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In this study the log of assets is positively related to leverage in both models. These results being albeit not always significant are in line with thoughts behind the trade- off and signaling theory implying that as firm gets bigger in size diversification may

**Table 3: Contribution of initial leverage for forecasting purpose. ** The sample consists of all non-
financial firm-year observations in the Compustat database & DataStream database from 1989 to
2010. Each column represents scaled parameter estimates from OLS regressions on book and market
leverage on the underlying key specified determinants including initial book leverage, initial market
leverage, log of assets, growth ratio, profitability, tangibility, industry median leverage, cash flow
volatility, dividend, and year fixed effects. When a column contains yes for the dummy variable year
fixed effects, it implies that calendar year fixed effects are included in the regression. The italic and
bold values represent the t-statistics which are robust to both clustering at the firm level and
heteroscedasticity. Regarding interpretation, a one standard deviation change in underlying key
specified determinant is associated with the presented value for parameter estimate change in
leverage. Panel A represent the findings of all firms whereas panel B takes the survivor sample into
account. Further each column includes the amount of observation and the adjusted R-squared. For the
construction of the variables consult 4.2. Variable construction. Italic and bold values of 2.58 or higher,
representing t-statistics, are highly significant at the 1% level for a two-tailed test. Values above 1.96
are significant at the 5% level.

Panel A: All Firms

Variable Book Leverage Market Leverage

Initial leverage 0.08 0.07 0.04 0.09 0.05 0.01
**8.49 ****7.62 ****4.59 ****6.20 ****4.09 *** 0.85 *
Log Of Assets 0.02 0.01 0.04 0.03

**2.57**

**1.75**

**3.12***Growth Ratio 0.04 0.04 0.01 0.01*

**2.43**

**5.58**

**5.29**

**1.00***Profitability -0.01 -0.01 -0.05 -0.04*

**0.14**

**-1.80**

**-1.61**

**-4.18***Tangibility 0.04 0.03 0.05 0.02*

**-3.61**

**4.69**

**3.39**

**3.89**

**1.72**Median Industry Leverage 0.07 0.09

**8.78 ****8.86 **

Cash Flow Volatility 0.00 -0.01

**0.76 ****-0.70 **

Dividend Payer -0.01 -0.02

**-2.11 ****-2.52 **

Year Fixed Effects No Yes Yes No Yes Yes

Adj.*R2* _{0.23 } _{0.29 } _{0.40 } _{0.11 } _{0.19 } _{0.30 }

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(Continued)

Panel B: Survivors

Variable Book Leverage Market Leverage

Initial leverage 0.08 0.06 0.03 0.07 0.04 0.01
**6.62 ****6.18 ****3.62 ****4.46 ****3.22 *** 0.78 *
Log Of Assets 0.02 0.01 0.04 0.03

**2.39**

**1.60**

**3.32***Growth Ratio 0.04 0.04 0.01 0.01*

**2.10**

**5.52**

**5.25**

**1.15***Profitability -0.02 -0.01 -0.06 -0.04*

**0.69**

**-1.70**

**-1.31**

**-3.93***Tangibility 0.05 0.03 0.05 0.02*

**-3.39**

**4.62**

**3.03**

**3.57**

**1.42**Median Industry Leverage 0.06 0.09

**7.03 ****7.89 **

Cash Flow Volatility 0.00 -0.01

**0.06 ****-0.65 **

Dividend Payer -0.00 -0.02

**-2.04 ****-1.96 **

Year Fixed Effects No Yes Yes No Yes Yes

Adj.*R2* 0.21 0.31 0.41 0.09 0.20 0.31

Obs. 2153 1995 1610 1982 1837 1485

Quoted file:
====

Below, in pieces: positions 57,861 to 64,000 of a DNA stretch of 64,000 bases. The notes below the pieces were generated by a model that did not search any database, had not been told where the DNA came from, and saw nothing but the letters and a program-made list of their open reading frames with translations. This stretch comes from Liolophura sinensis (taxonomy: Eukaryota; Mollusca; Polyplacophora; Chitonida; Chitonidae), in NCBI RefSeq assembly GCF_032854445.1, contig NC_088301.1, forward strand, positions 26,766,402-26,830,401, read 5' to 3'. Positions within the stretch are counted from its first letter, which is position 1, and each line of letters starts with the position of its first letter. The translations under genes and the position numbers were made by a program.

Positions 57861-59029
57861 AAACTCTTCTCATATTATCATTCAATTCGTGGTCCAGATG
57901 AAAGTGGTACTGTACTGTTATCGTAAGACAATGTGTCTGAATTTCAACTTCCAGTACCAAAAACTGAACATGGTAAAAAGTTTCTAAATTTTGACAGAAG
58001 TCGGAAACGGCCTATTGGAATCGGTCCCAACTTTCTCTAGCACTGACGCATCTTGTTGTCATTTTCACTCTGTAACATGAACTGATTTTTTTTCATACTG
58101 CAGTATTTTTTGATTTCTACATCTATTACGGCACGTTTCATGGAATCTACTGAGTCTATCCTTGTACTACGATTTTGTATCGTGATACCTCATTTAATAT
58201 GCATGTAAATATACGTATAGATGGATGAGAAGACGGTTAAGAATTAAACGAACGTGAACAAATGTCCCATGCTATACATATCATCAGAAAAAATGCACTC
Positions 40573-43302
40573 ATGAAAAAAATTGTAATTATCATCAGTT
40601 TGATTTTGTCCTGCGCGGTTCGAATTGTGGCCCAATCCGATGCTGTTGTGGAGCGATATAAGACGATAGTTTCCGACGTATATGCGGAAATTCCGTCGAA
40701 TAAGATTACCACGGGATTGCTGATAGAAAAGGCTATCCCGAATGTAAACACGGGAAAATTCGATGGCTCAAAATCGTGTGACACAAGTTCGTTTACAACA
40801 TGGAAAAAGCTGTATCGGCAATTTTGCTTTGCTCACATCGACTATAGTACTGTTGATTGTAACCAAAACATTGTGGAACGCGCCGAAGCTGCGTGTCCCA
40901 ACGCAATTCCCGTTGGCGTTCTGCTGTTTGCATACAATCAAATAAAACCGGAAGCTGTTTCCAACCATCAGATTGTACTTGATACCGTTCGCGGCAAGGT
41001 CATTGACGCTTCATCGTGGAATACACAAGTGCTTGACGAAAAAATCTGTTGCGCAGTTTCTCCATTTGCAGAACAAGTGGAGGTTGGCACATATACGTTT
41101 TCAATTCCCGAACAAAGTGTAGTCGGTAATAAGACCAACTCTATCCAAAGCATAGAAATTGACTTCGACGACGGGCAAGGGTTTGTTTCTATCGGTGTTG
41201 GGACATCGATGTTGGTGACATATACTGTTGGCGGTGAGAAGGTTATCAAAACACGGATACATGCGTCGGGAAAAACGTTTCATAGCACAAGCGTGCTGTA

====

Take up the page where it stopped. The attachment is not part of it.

take place which lowers the risk of bankruptcy and make borrowing easy. Further,
more debt in combination with large firms are considered as a sign of vitality to the
market *(Paulo et al. 2007)*. On average the marginal effect found for this variable
shows that irrespective of the type of financial system as firms increase in their size
the information asymmetry declines and a positive relationship arises. Even if not
significant in both models growth ratio is positively related to leverage. According to
the pecking order theory growth opportunities have a positive impact on debt when
they are greater than the profits retained, and a negative influence when they are less
than retained profits. On average the growth ratio and the profits retained ratio in
this study amount 0.10 and -0.06 supporting this theory. The positive relationship
found in this study and the negative relationship found in the original study is
assumed to have been caused due to this difference. Another possible explanation lies
in different way of connectedness among the financial systems. In bank oriented
financial systems banks provide most of credit to the economy and in order to
minimize risk they like to hold their contacts as close as possible resulting in high
connectedness and low information asymmetry. Dutch companies operating in bank

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oriented financial system are more likely to have this close lenders and borrowers
relationships. On the other hand in market oriented finical systems companies raise
funds in capital markets. It is assumed that the degree of connectedness is much
lower (i.e. information asymmetry is high) and that managers are possibly forced to
reduce their leverage ratios because according to the trade-off theory the cost of
financial distress rises with expected growth. Profitability is only found to be
significant in the market model. Also these results are in line with pecking order
theory who assumes that the most profitable companies turn to self-financing rather
than debt financing. The same (i.e. similar) finding also hold for companies being
active in market-based financial systems. The positive coefficient of the variable
tangibility implies that companies’ fixed assets serve as collateral security for outside
capital *(Myer & Majluf, 1984)*. Even if expected the marginal effect to be more
prominent in bank oriented financial systems the results provide the opposite.
Remarkably also here on average one finds the effect of this variable to be nearly
equal among both finical systems when focusing on the market model.

The effect of the median industry leverage is as expected and found by *Frank & Goyal *

*(2007)*, and *Lemmon, Roberts & Zender (2008)*. In this study cash flow volatilities are

found to be not a relevant factor in explaining the capital structure as these are not
statistically significant. Earlier for dividend one found that on average 54% to 59% of